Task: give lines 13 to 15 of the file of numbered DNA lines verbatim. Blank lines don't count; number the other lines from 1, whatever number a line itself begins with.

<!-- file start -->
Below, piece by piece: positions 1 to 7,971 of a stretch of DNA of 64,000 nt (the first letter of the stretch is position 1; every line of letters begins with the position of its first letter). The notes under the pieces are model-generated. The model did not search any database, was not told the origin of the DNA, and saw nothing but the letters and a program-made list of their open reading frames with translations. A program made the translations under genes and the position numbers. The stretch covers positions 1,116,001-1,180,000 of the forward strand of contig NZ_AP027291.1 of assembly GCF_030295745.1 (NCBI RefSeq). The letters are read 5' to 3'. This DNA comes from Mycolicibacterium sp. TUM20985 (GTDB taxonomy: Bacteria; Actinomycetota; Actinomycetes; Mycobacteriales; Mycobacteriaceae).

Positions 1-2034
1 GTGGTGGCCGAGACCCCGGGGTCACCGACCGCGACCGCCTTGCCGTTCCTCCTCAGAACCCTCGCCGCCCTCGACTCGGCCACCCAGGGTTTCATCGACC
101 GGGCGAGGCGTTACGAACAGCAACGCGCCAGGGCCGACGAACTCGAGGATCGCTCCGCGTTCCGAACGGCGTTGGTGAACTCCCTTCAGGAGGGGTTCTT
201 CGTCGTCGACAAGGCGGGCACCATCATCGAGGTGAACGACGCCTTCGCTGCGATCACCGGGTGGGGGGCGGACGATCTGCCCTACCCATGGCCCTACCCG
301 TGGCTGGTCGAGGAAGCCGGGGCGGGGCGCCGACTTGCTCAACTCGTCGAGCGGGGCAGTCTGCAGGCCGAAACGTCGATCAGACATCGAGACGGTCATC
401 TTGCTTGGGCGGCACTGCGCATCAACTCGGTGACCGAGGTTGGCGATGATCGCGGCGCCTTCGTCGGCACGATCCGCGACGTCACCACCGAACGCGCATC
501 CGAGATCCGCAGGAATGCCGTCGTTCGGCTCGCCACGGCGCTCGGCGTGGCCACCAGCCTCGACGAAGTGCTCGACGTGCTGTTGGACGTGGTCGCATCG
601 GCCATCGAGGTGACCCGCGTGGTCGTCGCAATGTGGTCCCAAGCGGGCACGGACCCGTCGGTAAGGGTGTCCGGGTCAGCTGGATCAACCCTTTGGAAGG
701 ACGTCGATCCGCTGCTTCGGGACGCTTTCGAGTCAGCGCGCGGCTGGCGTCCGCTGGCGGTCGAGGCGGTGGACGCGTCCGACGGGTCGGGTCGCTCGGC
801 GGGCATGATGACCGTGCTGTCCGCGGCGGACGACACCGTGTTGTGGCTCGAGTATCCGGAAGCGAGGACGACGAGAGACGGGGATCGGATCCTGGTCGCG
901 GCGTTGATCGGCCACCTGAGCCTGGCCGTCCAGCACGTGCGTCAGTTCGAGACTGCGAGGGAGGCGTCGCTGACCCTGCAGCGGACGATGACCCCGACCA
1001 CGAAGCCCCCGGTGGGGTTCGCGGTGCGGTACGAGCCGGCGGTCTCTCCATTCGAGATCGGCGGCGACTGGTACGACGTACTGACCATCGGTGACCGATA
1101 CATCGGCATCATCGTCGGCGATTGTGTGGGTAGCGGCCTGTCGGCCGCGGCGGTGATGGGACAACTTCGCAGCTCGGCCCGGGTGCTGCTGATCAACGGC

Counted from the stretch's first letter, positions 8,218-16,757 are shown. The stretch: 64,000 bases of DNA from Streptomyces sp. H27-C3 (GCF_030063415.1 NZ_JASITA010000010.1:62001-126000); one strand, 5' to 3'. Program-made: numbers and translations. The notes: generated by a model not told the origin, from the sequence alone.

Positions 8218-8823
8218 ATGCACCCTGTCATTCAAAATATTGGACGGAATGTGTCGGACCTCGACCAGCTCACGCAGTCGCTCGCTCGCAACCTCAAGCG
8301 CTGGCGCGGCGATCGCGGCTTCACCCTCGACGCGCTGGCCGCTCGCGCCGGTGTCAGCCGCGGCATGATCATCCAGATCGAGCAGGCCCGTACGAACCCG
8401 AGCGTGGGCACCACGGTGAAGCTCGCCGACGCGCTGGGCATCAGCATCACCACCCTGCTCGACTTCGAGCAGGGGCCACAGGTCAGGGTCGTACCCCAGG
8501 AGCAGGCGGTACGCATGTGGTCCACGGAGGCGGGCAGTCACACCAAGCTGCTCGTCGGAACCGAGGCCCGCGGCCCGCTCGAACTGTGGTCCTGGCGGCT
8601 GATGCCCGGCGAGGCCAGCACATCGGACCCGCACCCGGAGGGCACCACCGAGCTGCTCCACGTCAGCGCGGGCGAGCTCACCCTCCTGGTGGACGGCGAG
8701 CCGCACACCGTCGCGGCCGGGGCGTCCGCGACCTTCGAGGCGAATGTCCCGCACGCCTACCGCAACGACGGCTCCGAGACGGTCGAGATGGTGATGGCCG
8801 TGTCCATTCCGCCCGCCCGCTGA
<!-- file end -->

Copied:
1001 CGAAGCCCCCGGTGGGGTTCGCGGTGCGGTACGAGCCGGCGGTCTCTCCATTCGAGATCGGCGGCGACTGGTACGACGTACTGACCATCGGTGACCGATA
1101 CATCGGCATCATCGTCGGCGATTGTGTGGGTAGCGGCCTGTCGGCCGCGGCGGTGATGGGACAACTTCGCAGCTCGGCCCGGGTGCTGCTGATCAACGGC

Counted from the stretch's first letter, positions 8,218-16,757 are shown. The stretch: 64,000 bases of DNA from Streptomyces sp. H27-C3 (GCF_030063415.1 NZ_JASITA010000010.1:62001-126000); one strand, 5' to 3'. Program-made: numbers and translations. The notes: generated by a model not told the origin, from the sequence alone.